Differential amplifier port 90 is contained within an integrated circuit package 94, which also contains other differential amplifier ports 98 and 100. The package specified includes four such differential amplifier ports, but only three are used in the circuit of the present invention. Differential amplifier port 98 has one of its terminals grounded and is activated to lock iris 34 in a fixed position during certain operations of the previewer system. Differential amplifier port 100 is supplied with signals from sample and hold 46 and integrating circuit 44 as will be further explained. Control element 96, which is included in the same integrated circuit package, is supplied by its terminals 95, 97 with logic signals to determine which of the differential amplifier ports 90, 98, and 100 will be activated during various phases in the operation of the previewer system. The logic signals provided to the logic terminals of control element 96 are supplied by control signal generator 56. When control signal generator 56 activates the differential amplifier port 90, output control signals are supplied to the iris motor to cause the iris 34 to operate until the peak detected value of the video signal, which is stored in the sample and hold circuit 84, 86 is equal to the value set by voltage generating circuit 88.
Video signals from logarithmic amplifier 38 are additionally supplied from terminal 65 to integrator 44, which is shown further down in the circuit diagram of FIG. 7. Integrator 44 has an input buffer transistor 102, which also forms part of limit circuit 64 as will be further explained hereinafter. The output of transistor 102 is supplied by transistor switch 104, to operational amplifier 112 and capacitor 110 which are configured to integrate the value of the supplied video signal. Switch 104 is provided with control signals, similar to those supplied to switch 68, by terminal 106 to cause only the video representative portions of the composite video signal to be supplied to the integrating circuits 110, 112. The integrating circuit is provided with solid state switch 109, having control terminal 108, to discharge the integrating circuit in order to prepare it to start to integrate the signal during a subsequent field of scan. Prior to discharge of capacitor 110 to erase the integrating circuit, the signal level stored in the integrating circuit is coupled to a sample and hold circuit having capacitor 118 and operational amplifier 120. This is done by switch 114, which is briefly supplied with a control signal by terminal 116 at a time when it is desired to read the output of the integrating circuit, for example at the end of a raster field.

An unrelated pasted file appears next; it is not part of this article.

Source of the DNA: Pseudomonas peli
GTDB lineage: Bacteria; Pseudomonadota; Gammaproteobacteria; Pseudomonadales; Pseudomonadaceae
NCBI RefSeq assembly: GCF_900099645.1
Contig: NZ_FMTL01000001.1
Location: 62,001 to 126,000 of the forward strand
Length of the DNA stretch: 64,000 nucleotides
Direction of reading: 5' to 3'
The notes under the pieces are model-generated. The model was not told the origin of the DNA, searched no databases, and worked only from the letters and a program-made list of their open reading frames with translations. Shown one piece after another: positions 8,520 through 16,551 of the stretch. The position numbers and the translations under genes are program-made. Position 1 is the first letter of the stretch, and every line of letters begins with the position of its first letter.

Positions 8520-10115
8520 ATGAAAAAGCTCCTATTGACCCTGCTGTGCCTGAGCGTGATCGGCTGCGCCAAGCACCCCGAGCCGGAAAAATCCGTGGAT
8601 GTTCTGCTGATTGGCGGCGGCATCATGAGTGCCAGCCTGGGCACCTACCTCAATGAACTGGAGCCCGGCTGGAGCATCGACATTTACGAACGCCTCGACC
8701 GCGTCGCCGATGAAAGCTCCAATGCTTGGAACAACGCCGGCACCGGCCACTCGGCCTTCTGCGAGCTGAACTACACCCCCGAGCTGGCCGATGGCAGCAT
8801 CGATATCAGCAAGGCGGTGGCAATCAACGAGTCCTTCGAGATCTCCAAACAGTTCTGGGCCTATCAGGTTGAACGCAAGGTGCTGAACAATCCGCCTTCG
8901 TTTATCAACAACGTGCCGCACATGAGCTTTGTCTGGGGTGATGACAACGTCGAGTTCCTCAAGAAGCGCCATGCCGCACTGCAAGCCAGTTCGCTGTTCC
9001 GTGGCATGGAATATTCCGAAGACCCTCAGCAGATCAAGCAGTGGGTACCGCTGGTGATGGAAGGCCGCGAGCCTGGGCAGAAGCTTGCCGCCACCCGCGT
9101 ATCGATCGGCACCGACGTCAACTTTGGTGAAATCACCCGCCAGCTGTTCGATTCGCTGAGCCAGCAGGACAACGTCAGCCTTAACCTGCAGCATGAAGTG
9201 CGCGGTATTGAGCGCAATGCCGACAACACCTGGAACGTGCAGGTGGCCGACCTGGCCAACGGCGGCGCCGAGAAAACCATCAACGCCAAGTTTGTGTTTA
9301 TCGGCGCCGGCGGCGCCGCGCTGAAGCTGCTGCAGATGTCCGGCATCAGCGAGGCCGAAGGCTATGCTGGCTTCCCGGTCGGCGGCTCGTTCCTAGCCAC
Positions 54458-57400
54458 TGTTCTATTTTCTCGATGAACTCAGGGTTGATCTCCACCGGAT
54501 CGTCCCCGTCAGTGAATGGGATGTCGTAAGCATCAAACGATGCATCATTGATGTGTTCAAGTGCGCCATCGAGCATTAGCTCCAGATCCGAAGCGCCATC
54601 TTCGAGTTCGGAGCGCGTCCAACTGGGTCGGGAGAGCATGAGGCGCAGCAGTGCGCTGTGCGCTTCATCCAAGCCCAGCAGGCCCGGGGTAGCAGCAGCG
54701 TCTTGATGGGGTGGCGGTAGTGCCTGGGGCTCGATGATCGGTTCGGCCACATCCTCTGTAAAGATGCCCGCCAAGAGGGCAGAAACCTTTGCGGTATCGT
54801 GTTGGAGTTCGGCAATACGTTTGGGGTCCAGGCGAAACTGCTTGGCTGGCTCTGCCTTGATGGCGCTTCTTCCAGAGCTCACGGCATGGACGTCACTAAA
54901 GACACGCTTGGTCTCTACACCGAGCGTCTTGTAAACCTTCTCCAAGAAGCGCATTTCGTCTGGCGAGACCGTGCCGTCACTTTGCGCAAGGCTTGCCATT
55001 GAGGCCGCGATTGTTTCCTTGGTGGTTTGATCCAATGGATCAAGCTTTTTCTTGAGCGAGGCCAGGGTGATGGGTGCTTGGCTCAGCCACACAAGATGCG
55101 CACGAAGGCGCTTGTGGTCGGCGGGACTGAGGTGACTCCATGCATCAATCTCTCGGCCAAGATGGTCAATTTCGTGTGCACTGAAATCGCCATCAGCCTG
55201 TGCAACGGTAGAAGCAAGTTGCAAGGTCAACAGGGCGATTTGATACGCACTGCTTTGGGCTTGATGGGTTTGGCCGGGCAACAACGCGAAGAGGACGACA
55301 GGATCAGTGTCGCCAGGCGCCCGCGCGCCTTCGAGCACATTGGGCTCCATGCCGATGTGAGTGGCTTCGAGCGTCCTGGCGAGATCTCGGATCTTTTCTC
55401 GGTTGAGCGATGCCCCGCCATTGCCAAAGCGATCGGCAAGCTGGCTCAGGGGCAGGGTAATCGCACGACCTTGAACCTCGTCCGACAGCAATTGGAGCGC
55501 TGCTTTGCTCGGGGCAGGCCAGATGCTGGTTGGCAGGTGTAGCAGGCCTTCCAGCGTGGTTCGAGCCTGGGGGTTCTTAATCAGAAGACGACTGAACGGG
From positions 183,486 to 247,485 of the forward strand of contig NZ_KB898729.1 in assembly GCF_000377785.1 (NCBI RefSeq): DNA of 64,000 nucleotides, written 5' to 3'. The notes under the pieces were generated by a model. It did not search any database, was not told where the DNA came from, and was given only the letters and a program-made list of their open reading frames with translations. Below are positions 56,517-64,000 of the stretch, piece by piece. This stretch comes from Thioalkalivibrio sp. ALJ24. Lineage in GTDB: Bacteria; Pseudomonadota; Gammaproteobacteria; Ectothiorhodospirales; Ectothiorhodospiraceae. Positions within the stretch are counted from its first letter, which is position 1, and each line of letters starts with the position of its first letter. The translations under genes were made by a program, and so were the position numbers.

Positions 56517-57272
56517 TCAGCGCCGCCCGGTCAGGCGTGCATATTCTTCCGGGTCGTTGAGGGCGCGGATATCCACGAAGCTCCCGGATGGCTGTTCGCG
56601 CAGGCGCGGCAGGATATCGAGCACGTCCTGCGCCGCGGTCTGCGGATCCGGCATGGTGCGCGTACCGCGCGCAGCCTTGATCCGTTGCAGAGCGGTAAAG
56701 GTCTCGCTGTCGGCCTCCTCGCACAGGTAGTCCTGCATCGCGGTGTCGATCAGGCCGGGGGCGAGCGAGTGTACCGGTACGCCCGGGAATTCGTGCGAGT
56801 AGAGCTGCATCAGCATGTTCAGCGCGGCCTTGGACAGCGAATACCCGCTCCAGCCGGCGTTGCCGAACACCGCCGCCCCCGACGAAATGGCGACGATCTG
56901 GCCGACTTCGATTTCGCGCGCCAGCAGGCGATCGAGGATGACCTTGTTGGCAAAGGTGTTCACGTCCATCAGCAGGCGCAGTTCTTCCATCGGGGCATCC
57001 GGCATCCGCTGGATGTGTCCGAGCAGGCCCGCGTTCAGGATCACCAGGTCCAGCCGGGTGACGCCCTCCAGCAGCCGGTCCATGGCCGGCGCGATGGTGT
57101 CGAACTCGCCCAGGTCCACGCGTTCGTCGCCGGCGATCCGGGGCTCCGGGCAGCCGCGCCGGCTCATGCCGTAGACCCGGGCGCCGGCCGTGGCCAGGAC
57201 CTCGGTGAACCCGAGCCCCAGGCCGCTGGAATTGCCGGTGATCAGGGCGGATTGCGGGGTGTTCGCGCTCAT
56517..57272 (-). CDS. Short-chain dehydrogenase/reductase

The output of the operational amplifier 120 is a signal representative of the average value of the video portion of the video signals supplied to terminal 65. This average value is supplied to a sample and hold circuit 46 when a control signal is supplied to terminal 124 of switch 122. This usually occurs before any iris adjustment is made by activating differential amplifier port 90. Sample and hold circuit 46, which includes two capacitors 126 and operational amplifier 128, is configured to provide a long term storage of the average signal level from integrating circuit 44 when iris 34 is in its initial condition.